My Hong Kong foot massage - a review of sorts but I haven't given it any stars or anything so perhaps it's not really

My Hong Kong foot massage - a review of sorts but I haven't given it any stars or anything so perhaps it's not really

The uniform at Gao's Foot Massage seems to be either

  • a purple polo shirt of your choosing (shade unimportant) or
  • whatever you like.

The informality adds to the atmosphere and it feels more genuine than seeing everyone in white coats/black tunics. I'm never impressed by people passing themselves off as lab technicians, anyway (take note, Kiehl's: the clothes do not always maketh the man).

I plumped for a 65 minute treatment, having previously looked on their website and told myself I'd go for the 50 minute one (YOLO). It's actually a foot and leg massage, coupled with mini neck and shoulder massage, so I decided there was no need to rush these things for the sake of around HK$60 (few quid/dollars). The reception lady summoned an English-speaking masseur and we were off.

I dunked my feet in an uber-glamorous plastic-bag-lined bucket of lukewarm water whilst I received the neck and shoulder massage. My head was full of thoughts at this point: I was almost waiting for the masseur to comment on how tight that area is (everyone else does) but perhaps here they understand such comments are neither new nor helpful. I was glad not to have to give the boring but truthful response of "I'm often told that" or the less boring but untruthful response of "Well, I am the CEO of a multi-billion dollar corporation: I've got a lot on my shoulders, ho ho!".

I digress. A soft, warm horseshoe thing was put round my neck. I settled into a leather armchair and cushions aplenty and I closed my eyes. The massage is clothed but the room is air conditioned, so the kind man fetched a big towel and put it over me to keep me warm. I started to adjust my ponytail so that I was more comfortable and he immediately fetched me another horseshoe-shaped padded thing and put it behind my head. Problem solved.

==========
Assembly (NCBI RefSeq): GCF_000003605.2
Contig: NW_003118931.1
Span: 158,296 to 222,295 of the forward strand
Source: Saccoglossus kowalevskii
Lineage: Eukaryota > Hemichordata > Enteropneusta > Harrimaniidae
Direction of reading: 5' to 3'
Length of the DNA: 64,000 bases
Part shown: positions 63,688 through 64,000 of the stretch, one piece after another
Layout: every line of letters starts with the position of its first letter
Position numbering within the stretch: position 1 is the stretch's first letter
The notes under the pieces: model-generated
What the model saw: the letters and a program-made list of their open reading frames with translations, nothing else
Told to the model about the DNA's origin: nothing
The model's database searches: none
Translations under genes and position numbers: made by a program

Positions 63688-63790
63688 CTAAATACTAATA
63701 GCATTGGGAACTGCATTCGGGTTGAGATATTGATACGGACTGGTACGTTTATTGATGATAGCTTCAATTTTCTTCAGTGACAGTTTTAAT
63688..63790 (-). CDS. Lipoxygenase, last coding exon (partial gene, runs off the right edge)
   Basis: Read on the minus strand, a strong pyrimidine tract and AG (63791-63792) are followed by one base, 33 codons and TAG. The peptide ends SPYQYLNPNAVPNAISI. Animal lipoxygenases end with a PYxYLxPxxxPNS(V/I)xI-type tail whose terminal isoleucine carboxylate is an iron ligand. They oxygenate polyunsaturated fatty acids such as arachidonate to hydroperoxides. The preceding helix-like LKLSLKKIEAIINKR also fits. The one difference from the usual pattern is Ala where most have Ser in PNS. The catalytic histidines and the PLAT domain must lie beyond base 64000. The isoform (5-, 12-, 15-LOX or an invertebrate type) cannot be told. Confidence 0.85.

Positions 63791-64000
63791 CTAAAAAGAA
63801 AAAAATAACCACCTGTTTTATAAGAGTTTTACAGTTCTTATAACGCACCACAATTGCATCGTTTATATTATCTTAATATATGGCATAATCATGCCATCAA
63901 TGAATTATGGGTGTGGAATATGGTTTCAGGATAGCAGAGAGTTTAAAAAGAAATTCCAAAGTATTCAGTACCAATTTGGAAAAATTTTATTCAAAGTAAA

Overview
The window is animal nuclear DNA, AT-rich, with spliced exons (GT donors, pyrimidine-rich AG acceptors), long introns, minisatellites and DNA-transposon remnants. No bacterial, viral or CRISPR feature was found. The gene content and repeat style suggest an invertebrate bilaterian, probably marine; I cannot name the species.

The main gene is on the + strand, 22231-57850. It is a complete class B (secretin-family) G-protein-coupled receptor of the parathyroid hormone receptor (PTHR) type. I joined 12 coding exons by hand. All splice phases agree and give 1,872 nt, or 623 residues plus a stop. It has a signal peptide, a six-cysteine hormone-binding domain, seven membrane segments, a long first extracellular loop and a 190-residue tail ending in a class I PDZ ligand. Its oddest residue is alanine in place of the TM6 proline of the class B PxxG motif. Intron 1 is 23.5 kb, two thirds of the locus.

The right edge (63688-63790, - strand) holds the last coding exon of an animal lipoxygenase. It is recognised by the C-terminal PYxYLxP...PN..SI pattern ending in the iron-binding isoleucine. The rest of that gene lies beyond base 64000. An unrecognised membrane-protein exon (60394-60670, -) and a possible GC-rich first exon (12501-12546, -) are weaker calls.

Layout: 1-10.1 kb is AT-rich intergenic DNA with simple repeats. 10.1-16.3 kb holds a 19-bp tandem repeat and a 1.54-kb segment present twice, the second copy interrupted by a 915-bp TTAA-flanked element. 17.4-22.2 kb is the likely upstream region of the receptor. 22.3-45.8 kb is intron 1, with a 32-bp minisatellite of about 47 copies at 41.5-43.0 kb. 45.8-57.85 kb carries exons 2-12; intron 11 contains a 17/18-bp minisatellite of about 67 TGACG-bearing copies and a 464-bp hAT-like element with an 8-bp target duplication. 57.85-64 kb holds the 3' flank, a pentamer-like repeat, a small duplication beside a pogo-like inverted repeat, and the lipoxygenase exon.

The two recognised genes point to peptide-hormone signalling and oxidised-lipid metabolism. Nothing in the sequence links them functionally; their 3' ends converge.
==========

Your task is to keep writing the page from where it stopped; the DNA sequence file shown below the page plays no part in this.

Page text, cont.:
An hour or so later...

This was my first massage in Hong Kong and the masseur said that he could tell! I did pull each foot back at the same point: when the mid-sole was being, er, assaulted. I also kept tensing my leg, which probably didn't help me to relax into it. To be fair, however, nowhere is it billed as relaxing. And I didn't go to relax: I went to sort out my calves and feet, which were way below par after weeks of travelling and walking. Both calves hurt when walking and my feet felt weird. As though they were swollen, but they weren't. I was conscious of how different they seemed to feel even when resting. You know, they just felt as though they needed attention; I don't have to justify having a foot massage.

Reasonably-priced, polite staff, nice environment, la la la. Never mind all that, what about my feet?

IMG_0314I took the elevator down from the fifteenth floor, stepped outside and...wow. New feet! I felt light! I floated along the street! Even uphill! And I smiled and began to enjoy Hong Kong.

Never underestimate the importance of your feet and legs (if you are fortunate enough to have them). They do so much for you (when they work properly) and can alter your mood and, in my case, entire perception of the day. Friday suddenly became "Love The World Day".

I continued to walk and walk, stopping only at a tea room with a view of Hong Kong River (note to self: insert actual name of overlooked water before publishing; it was almost certainly not a river) to have a cup of Darjeeling (as they were out of Ceylon). Then I walked some more and soon it was home time and I had had my best day in Hong Kong so far (on day six). And that's no mean feet.

Useful info in case you fancy it yourself...

Gao's Foot Massage Lan Kwai Fong Branch (there is another) Room 15/F, Century Square, 1-13 D'Aguilar Street, Central, Hong Kong

Location is very close to Central Station.

My massage cost HK$258 for 65 minutes. I tipped my masseur HK$40.